If your dog is 7 years or older, she’s considered a senior, and while she may still be a puppy in your eyes and even behave like one most days, it’s still important to acknowledge she’s aging. It’s important to begin making plans to transition from puppy or adult dog parent to devoted guardian of a senior and ultimately, geriatric dog.
Older canine family members require different things from us than younger dogs do, and since I know you want to not only help your pet live as long as possible, but also with an excellent quality of life as she ages, now is a good time to give the subject some careful thought. Thankfully, as our dogs get up in years, we’re given a unique and wonderful opportunity to make the second half of their lives as healthy and happy as the first half.
Fine-tune his diet as necessary and make sure it includes plenty of high-quality protein. Almost every dog thrives on a whole, unprocessed species-specific diet, but aging pets need more protein than younger animals. The more digestible and assimilable the protein, and the higher the moisture content of the food, the easier it will be for aging organs to process.
The healthiest diet for most pets, regardless of age, is unprocessed or minimally processed food as close to its natural form as possible: this includes animal meat, which should be the foundation of your healthy dog’s diet throughout his life. Foods that haven’t been refined or highly processed provide the most nutrients. Try to steer clear of any commercial pet food containing a high percentage of carbs, no matter your dog’s age or weight. The presence of carbs (greater than 20%) in commercial pet food is excessive and metabolically stressful.
Exercise her every day. Senior and even geriatric dogs still need daily exercise to maintain good health and physical conditioning. Of course, older dogs can’t exercise or compete at the same level as their younger counterparts, but they still need regular walks and other age-appropriate physical activity. Swimming is one of my favorite ways to exercise older pets.
There are three types of anti-aging exercises that can also be of tremendous benefit to aging canine bodies:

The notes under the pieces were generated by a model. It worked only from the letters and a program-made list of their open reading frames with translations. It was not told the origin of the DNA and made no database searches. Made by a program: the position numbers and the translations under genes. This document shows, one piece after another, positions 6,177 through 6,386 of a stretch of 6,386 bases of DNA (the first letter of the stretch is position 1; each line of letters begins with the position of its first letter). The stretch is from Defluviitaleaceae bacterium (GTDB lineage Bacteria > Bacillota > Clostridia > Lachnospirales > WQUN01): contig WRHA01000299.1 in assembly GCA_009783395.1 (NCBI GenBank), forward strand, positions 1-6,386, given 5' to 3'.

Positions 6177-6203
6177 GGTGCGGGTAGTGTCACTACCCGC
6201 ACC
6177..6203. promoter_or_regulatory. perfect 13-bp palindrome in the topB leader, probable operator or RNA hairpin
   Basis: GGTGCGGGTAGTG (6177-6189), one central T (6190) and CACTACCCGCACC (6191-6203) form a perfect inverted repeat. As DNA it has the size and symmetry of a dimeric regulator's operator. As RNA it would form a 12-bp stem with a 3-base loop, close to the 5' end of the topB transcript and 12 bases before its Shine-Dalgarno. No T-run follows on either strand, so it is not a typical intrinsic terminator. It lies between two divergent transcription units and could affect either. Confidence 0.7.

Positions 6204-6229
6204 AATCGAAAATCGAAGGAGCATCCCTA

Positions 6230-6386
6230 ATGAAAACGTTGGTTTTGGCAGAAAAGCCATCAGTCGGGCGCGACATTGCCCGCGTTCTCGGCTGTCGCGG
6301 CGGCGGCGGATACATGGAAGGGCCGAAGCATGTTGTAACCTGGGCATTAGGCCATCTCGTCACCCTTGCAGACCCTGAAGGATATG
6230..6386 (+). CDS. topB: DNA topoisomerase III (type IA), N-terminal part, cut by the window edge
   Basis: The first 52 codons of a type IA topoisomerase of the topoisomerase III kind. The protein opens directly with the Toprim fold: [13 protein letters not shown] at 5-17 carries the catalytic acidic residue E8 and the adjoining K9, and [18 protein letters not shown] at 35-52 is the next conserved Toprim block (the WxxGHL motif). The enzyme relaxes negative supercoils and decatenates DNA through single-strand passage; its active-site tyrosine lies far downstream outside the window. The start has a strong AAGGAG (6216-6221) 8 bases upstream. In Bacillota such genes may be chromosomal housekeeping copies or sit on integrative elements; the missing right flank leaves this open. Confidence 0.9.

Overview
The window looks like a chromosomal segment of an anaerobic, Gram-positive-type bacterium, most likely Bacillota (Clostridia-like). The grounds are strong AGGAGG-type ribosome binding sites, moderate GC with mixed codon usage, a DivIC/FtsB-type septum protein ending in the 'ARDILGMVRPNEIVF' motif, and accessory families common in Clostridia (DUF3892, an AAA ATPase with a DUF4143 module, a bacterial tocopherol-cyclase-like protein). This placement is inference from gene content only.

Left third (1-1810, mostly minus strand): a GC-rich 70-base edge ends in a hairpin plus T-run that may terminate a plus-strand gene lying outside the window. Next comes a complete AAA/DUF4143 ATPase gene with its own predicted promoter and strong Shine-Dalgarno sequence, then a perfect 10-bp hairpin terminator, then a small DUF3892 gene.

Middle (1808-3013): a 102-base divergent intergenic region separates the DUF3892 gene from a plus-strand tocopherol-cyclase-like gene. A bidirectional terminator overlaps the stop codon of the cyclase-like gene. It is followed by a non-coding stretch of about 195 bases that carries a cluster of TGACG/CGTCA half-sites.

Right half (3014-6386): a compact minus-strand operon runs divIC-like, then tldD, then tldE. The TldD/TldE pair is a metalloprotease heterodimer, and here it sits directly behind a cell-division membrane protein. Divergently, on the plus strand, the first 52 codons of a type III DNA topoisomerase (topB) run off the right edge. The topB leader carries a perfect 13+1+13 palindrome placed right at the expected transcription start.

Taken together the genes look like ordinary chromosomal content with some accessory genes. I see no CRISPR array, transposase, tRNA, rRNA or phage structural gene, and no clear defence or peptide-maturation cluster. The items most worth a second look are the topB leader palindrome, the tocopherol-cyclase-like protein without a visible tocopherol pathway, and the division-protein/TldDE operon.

• Passive range-of-motion (PROM) exercises
• Exercises that maintain balance and fluid movement
• Exercises that target the big, body-supporting muscles like the hamstrings and gluteals
Gentle stretching is also a great natural tool to improve the well-being and longevity of your dog. People certified in animal rehabilitation can teach you appropriate exercises you can do at home to improve balance, proprioception and range of motion. Ask your veterinarian to connect you with local rehab specialists.
Preserve his physical comfort and mobility. If your dog seems physically uncomfortable, don’t just assume it’s just a natural part of aging. You want to make sure he’s not in pain, so a visit to your veterinarian is in order. The sooner a health problem is diagnosed and treated, in most cases, the better the outcome.
Keeping your dog at a healthy weight and physically active will help control arthritis and degenerative joint disease as he ages. Chiropractic adjustments and acupuncture can provide enormous benefits in keeping dogs mobile in their later years, along with water exercises. In addition, talk to your veterinarian about Adequan injections, which can stimulate joint fluid very rapidly in pets with arthritis. Regular massage can help keep your senior dog’s muscles toned and reduce the slackening that comes with aging. Massaged muscles are looser, which makes it easier for your pet to move around comfortably. Massage also improves circulation, encourages lymphatic drainage, and eases joint stiffness.
There are a wide range of supplements that can be added to your dog’s diet to help maintain healthy tendons, ligaments, joints and cartilage as they age. These include:
• Chondroprotective agents such as glucosamine sulfate, MSM, eggshell membrane, Perna mussel (green lipped clam), and organic collagen
• Anti-inflammatory fatty acids, including omega-3 fats (krill oil) and acetylated fatty acids
• Natural anti-inflammatory formulas (curcumin, Boswellia, proteolytic enzymes and nutraceuticals)